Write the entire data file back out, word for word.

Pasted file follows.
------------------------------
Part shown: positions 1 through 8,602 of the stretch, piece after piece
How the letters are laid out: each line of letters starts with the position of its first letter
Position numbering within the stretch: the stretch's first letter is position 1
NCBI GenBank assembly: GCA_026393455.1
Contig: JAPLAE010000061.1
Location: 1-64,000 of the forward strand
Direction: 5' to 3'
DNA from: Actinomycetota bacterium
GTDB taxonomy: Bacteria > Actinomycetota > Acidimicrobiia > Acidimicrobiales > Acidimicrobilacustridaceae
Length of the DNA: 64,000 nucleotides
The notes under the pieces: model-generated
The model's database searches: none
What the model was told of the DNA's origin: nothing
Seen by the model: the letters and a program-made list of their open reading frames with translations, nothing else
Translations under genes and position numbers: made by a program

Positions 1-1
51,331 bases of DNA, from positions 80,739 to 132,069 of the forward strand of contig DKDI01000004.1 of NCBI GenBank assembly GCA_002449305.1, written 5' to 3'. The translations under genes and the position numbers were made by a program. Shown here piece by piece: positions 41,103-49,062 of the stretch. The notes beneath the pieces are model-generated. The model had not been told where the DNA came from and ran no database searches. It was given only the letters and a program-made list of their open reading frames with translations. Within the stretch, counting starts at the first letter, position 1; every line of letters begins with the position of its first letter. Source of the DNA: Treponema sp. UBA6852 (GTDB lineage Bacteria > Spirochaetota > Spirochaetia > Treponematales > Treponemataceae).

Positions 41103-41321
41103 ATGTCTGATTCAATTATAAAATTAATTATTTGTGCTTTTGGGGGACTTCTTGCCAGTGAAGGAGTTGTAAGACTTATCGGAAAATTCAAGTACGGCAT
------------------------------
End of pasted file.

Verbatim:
Part shown: positions 1 through 8,602 of the stretch, piece after piece
How the letters are laid out: each line of letters starts with the position of its first letter
Position numbering within the stretch: the stretch's first letter is position 1
NCBI GenBank assembly: GCA_026393455.1
Contig: JAPLAE010000061.1
Location: 1-64,000 of the forward strand
Direction: 5' to 3'
DNA from: Actinomycetota bacterium
GTDB taxonomy: Bacteria > Actinomycetota > Acidimicrobiia > Acidimicrobiales > Acidimicrobilacustridaceae
Length of the DNA: 64,000 nucleotides
The notes under the pieces: model-generated
The model's database searches: none
What the model was told of the DNA's origin: nothing
Seen by the model: the letters and a program-made list of their open reading frames with translations, nothing else
Translations under genes and position numbers: made by a program

Positions 1-1
51,331 bases of DNA, from positions 80,739 to 132,069 of the forward strand of contig DKDI01000004.1 of NCBI GenBank assembly GCA_002449305.1, written 5' to 3'. The translations under genes and the position numbers were made by a program. Shown here piece by piece: positions 41,103-49,062 of the stretch. The notes beneath the pieces are model-generated. The model had not been told where the DNA came from and ran no database searches. It was given only the letters and a program-made list of their open reading frames with translations. Within the stretch, counting starts at the first letter, position 1; every line of letters begins with the position of its first letter. Source of the DNA: Treponema sp. UBA6852 (GTDB lineage Bacteria > Spirochaetota > Spirochaetia > Treponematales > Treponemataceae).

Positions 41103-41321
41103 ATGTCTGATTCAATTATAAAATTAATTATTTGTGCTTTTGGGGGACTTCTTGCCAGTGAAGGAGTTGTAAGACTTATCGGAAAATTCAAGTACGGCAT